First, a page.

‘‘You have to believe in magic to find it’’, Roald Dahl.
Roald Dahl was without doubt one of the most magical of children’s writers working in the twentieth century. Today his magic still infuses our popular culture and his stories have been translated into scores of languages and adapted into blockbuster films. Our English language students can also experience the Dahl magic via the Pearson English Readers.
Roald Dahl was born 100 years ago in Llandaff, Wales on the 13th of September and this year marks his centenary. His writing career started in the United States with short stories and magazine articles for adults. Roald’s first venture into children’s fiction was the short-story Gremlins, which he wrote for Walt Disney in 1942. Gremlins wasn’t a success, so he returned to writing for adults producing the best-selling short story collection Someone like you in 1953. Continue reading →
When you’re writing in English, especially when you’re writing for exams, it’s not enough to choose the correct words and put them in the right order. You also have to link sentences together to show how your ideas are organised and to guide the reader through your text. For this, you need a good command of connectors, or linkers, those little words and phrases like but, however, in spite of, because of and in order to. In this article we look at using connectors in English to improve your writing skills.
The most common connectors, and the ones used most frequently in speech, are and, but, or, because, so and then, and with them you can express most ideas quite well. However, in order to demonstrate a more sophisticated knowledge of the language and to express more nuanced ideas, especially in formal writing, there are many other connectors that you need in your repertoire. Let’s have a look at some of them. Continue reading →
Euro 2016 is just around the corner, with double the usual of number of teams taking part in one of football’s most exciting tournaments. Whether you’re a die-hard footie fan or just have a passing interest, whether you’re rooting for host country France, cheering on title-holders Spain, or waving the flag for one of the 22 other contending nations, you’re bound to hear a lot about the beautiful game over the coming month. To help guarantee that you’re on the ball during the conversation and to help make sure that you always know the score, we’ve put together 21 idioms from the world of sport. Let’s kick off, then, with kick off!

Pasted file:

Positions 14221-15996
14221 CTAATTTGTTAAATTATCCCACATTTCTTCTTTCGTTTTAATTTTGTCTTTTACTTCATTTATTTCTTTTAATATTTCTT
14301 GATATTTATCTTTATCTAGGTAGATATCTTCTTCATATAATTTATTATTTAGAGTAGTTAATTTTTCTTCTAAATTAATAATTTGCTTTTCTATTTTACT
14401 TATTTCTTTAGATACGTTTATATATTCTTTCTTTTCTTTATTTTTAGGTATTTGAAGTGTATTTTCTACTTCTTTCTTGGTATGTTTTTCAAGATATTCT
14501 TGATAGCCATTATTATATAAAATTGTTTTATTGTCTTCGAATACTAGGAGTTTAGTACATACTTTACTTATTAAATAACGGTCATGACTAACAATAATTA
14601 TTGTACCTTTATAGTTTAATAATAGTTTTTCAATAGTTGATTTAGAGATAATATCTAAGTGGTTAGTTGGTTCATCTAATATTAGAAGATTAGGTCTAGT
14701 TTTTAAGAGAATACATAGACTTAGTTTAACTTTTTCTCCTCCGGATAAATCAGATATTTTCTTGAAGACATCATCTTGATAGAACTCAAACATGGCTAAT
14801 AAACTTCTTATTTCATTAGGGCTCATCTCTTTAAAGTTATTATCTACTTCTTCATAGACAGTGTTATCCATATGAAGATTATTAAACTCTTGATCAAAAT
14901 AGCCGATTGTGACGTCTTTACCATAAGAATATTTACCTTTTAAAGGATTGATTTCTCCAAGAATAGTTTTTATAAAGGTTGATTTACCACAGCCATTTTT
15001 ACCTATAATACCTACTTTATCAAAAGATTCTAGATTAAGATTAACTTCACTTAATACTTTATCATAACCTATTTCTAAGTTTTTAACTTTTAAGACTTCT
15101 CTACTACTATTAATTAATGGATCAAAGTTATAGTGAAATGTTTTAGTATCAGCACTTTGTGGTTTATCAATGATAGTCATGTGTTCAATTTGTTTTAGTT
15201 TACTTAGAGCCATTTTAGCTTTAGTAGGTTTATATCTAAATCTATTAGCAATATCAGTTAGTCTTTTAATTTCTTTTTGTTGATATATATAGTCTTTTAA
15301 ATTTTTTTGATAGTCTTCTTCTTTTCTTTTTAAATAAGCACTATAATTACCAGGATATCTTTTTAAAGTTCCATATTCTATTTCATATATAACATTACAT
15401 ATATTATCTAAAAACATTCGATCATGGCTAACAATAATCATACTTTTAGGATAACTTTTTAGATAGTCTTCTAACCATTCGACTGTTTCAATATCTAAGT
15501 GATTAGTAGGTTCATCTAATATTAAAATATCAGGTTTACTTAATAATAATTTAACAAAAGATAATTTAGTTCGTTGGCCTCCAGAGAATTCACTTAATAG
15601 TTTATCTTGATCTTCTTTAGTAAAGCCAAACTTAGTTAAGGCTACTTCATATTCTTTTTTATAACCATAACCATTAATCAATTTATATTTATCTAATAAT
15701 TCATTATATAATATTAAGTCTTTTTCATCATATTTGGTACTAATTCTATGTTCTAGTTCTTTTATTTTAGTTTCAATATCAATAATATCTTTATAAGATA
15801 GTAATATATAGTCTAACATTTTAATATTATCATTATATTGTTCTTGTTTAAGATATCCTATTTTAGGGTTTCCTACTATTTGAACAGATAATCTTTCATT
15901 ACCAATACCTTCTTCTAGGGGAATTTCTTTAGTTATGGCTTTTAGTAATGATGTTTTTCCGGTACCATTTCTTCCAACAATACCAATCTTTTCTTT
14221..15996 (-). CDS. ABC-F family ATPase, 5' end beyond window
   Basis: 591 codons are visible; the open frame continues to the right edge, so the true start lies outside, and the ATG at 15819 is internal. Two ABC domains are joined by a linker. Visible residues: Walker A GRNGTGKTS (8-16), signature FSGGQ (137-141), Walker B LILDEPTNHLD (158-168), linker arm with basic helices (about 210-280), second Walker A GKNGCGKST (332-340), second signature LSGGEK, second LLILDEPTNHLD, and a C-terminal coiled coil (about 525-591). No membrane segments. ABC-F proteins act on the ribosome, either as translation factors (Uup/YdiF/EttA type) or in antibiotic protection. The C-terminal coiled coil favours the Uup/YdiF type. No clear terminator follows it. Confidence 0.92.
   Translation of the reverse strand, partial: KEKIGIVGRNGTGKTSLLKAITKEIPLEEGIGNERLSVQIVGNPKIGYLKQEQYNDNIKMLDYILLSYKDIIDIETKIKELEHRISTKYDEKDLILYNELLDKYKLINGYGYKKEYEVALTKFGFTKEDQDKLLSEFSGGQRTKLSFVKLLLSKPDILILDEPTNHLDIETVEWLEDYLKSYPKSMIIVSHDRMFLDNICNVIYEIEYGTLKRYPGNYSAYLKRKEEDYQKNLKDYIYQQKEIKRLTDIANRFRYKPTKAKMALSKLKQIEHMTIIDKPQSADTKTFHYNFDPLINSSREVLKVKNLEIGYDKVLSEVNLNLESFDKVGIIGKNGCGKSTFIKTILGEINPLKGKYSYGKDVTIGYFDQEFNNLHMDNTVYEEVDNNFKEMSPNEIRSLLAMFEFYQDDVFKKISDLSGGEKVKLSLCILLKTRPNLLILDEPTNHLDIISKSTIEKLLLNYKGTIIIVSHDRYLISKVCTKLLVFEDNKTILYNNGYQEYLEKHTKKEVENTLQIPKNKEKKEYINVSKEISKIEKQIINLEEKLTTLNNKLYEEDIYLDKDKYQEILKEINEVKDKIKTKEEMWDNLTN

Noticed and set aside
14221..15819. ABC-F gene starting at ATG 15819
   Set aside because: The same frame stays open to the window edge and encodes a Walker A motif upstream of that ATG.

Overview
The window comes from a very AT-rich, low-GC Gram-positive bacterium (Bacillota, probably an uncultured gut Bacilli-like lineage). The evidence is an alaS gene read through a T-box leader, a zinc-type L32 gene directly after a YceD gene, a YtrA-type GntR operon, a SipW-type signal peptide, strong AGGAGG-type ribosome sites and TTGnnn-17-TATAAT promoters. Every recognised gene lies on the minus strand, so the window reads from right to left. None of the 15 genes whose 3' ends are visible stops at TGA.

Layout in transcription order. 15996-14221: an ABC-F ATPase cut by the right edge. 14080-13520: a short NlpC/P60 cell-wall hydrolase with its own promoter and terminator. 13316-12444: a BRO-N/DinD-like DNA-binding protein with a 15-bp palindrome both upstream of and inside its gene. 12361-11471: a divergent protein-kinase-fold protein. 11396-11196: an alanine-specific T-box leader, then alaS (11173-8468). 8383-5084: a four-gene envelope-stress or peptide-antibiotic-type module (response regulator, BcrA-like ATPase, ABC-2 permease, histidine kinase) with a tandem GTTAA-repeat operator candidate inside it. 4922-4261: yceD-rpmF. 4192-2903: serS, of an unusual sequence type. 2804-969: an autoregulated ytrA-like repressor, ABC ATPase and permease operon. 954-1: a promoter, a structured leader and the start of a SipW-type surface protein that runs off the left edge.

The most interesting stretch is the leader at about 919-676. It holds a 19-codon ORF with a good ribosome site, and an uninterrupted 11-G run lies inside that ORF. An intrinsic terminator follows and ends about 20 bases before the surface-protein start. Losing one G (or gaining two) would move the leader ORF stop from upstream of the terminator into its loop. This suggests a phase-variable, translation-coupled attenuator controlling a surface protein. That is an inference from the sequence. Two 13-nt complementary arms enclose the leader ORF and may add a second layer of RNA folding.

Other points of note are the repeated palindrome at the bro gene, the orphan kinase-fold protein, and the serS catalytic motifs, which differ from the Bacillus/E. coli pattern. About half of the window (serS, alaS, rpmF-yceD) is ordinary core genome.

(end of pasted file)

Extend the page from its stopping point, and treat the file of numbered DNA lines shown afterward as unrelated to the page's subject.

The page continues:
If vocabulary and grammar are the meat and bones of a language, then proverbs are its blood. Not only are these short, pithy, well-known expressions great for giving warnings and advice or for expressing simple truths about life, they also tell you a lot about the cultural context of the language. Each and every language has hundreds of such sayings, but as English is the language at hand, here are 35 common English proverbs for you to enjoy, learn – and hopefully use. Next time you get the chance to throw one into conversation, make sure you strike while the iron is hot!Continue reading →
One of the most enjoyable aspects of learning a language is getting to know its idioms and expressions. Indeed, it’s an area of language where the culture of the speakers can really make itself known. With English spoken in so many places around the world, it’s no surprise that the language has a wealth of entertaining sayings and slang, some funny, some rude, some clever and some bizarre. We’ve picked out 21 unusual English expressions from around the world to give you just a taste of this variety.
When you learn a foreign language, there are always certain sounds that are a challenge to get right and certain words that you must struggle to get your tongue around. With English, the erratic spelling system means that even if you have no trouble with the sounds themselves, you may often mispronounce words anyway.
To help you out with some of the trickier and more readily-confused ones, here are 10 English words that are difficult to pronounce for learners and some tips for getting them right. Continue reading →